What Would The Cost Of “Insurance” Be On A Million Dollar Portfolio?

February 03, 2015
By Knowledge Leaders Team in Markets

Imagine you had a plain vanilla $1 million equity portfolio that was solely invested in the S&P 500 and you were starting to feel a little nervous about stocks because of high valuations or deteriorating earnings estimates. How would you go about protecting yourself if stocks began to decline in earnest? Put options come to mind as a good choice but would buying puts be a viable option for “insurance” purposes? The always insightful Meb Faber Research posed a similar question last week that inspired this exercise.

Let’s assume you thought a 20% decline by the end of the year had a decent probability of occurring (we started this exercise before the afternoon ramp yesterday in the S&P 500 so we will assume that the S&P 500 is currently priced at a nice round number of 2000). The simplest way of protecting yourself would be to buy some at-the-money puts that expire in December. At the time of writing this exercise, a put option on the S&P 500 for a Dec 19th, 2015 expiration at a strike price of 2000 was priced at a bid-ask spread of $144.80-$147.40. S&P 500 options use a multiplier of 100 so the cost of one put option (using the asking price) would be $14,740 ($147.40 * 100 multiplier).

Ok, now that you know how much one option would cost how many options would you need for your “insurance” purposes? The notional amount of a single put is $200,000 (2000 * 100 multiplier). Thus, you would need to buy 5 puts in order to cover your million dollar portfolio.  Therefore, your total cost of insurance is $14,740 * 5 contracts = $73,700 or 7.37% of your total portfolio. The breakeven level for the S&P 500 in this scenario would be 1852.60.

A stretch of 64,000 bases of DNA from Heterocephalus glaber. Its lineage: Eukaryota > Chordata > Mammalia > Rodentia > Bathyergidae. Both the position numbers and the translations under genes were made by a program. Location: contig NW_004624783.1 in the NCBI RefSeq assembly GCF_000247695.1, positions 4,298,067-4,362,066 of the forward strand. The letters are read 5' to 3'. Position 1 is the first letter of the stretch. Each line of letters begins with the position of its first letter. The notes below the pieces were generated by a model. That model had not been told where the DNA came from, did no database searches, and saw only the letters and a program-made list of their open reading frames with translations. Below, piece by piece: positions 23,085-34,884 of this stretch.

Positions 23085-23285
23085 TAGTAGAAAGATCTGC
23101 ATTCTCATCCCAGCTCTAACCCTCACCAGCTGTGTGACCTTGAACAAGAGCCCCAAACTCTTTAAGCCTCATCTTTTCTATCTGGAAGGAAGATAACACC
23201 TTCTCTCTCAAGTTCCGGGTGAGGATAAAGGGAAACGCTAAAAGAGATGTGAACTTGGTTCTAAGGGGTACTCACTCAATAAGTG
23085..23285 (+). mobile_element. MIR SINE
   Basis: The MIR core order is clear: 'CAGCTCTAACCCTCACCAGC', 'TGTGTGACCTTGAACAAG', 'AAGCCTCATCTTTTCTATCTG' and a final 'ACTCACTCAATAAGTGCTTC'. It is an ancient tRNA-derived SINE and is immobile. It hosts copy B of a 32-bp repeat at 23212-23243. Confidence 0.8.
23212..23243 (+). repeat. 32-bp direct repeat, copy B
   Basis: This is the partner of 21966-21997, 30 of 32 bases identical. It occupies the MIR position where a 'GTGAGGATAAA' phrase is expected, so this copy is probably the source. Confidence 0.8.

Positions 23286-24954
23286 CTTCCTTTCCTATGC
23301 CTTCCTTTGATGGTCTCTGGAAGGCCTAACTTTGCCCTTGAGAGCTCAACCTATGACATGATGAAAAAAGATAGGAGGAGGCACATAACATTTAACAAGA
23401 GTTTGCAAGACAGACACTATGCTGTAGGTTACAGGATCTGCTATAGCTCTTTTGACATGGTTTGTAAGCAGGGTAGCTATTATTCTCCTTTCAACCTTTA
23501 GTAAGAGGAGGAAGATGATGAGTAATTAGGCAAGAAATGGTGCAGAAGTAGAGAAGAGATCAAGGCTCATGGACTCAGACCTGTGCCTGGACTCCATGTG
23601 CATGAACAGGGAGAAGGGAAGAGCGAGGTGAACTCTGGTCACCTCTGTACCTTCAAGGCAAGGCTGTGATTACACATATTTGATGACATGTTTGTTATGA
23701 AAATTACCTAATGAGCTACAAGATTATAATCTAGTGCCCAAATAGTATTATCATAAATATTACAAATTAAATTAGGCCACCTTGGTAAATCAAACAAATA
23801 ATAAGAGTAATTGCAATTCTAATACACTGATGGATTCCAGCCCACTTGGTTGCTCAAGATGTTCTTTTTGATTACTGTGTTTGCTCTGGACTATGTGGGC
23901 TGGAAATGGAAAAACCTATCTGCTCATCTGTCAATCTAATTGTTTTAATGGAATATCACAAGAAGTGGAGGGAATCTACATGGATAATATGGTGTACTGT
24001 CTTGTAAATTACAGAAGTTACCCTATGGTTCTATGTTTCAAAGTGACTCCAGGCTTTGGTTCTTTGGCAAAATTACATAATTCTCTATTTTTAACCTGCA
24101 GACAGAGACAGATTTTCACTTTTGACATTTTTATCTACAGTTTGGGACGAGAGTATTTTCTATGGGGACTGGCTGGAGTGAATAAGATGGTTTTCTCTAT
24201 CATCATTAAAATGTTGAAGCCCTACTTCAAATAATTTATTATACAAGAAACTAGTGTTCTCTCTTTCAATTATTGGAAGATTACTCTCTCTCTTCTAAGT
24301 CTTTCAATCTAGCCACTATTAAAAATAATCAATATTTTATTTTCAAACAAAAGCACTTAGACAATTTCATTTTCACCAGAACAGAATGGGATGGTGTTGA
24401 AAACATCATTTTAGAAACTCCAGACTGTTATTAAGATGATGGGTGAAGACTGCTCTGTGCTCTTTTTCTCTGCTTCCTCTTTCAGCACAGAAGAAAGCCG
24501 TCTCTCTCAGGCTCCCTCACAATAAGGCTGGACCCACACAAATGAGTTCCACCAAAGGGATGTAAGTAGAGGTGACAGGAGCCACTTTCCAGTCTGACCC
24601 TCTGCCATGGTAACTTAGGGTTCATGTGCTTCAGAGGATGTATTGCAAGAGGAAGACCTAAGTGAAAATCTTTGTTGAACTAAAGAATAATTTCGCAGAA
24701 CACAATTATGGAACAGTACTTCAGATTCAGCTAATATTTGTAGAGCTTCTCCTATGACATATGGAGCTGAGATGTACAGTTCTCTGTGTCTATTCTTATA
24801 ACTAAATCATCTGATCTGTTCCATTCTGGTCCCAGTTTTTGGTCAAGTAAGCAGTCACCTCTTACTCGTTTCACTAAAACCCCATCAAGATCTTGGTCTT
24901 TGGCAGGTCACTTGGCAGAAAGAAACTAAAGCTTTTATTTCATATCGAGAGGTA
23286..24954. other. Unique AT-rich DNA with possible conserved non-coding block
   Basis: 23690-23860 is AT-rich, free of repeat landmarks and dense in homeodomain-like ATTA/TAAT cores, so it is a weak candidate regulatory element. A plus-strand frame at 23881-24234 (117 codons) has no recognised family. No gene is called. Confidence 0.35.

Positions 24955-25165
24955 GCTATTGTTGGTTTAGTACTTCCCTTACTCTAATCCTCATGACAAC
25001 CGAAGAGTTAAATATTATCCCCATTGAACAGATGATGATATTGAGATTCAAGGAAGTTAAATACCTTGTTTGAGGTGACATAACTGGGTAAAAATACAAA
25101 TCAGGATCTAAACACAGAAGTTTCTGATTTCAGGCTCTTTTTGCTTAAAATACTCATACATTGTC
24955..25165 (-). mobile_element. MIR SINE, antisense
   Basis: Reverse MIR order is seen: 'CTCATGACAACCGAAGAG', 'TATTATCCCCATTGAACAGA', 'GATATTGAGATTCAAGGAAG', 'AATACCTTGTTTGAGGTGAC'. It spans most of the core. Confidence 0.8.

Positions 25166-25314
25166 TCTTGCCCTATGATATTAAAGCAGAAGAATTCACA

Keeping things simple, let’s imagine that on December 19th, the S&P 500 has fallen exactly 20% to 1600. Your portfolio is now only worth $800,000. However, your gain on your put options is equal to the decline in the index minus your put option premium. The puts themselves are worth $200,000 ((2000-1600)*100 multiplier *5 contracts) minus the cost of the puts ($73,700). Thus, your total portfolio would stand at $926,300 or down 7.37% (instead of down 20%). Would you be willing to pay 7.37% for “portfolio insurance”? To us, it seems quite expensive even in this low volatility environment.

Ideally if you made this trade, the decline in stocks would happen immediately and therefore you could sell your positions at a nice profit as the “time” portion of the option price remains high and the volatility component of the price increases the price of the put option as well. If you felt more certain a decline would happen, you could try to capitalize on it by buying some out-of-the-money puts. Currently a 10% out-of-the-money put would cost about half as much to own, about 3.75%. Unfortunately, however, even though volatility is relatively low put options remain a pricey insurance option for investors at the moment.

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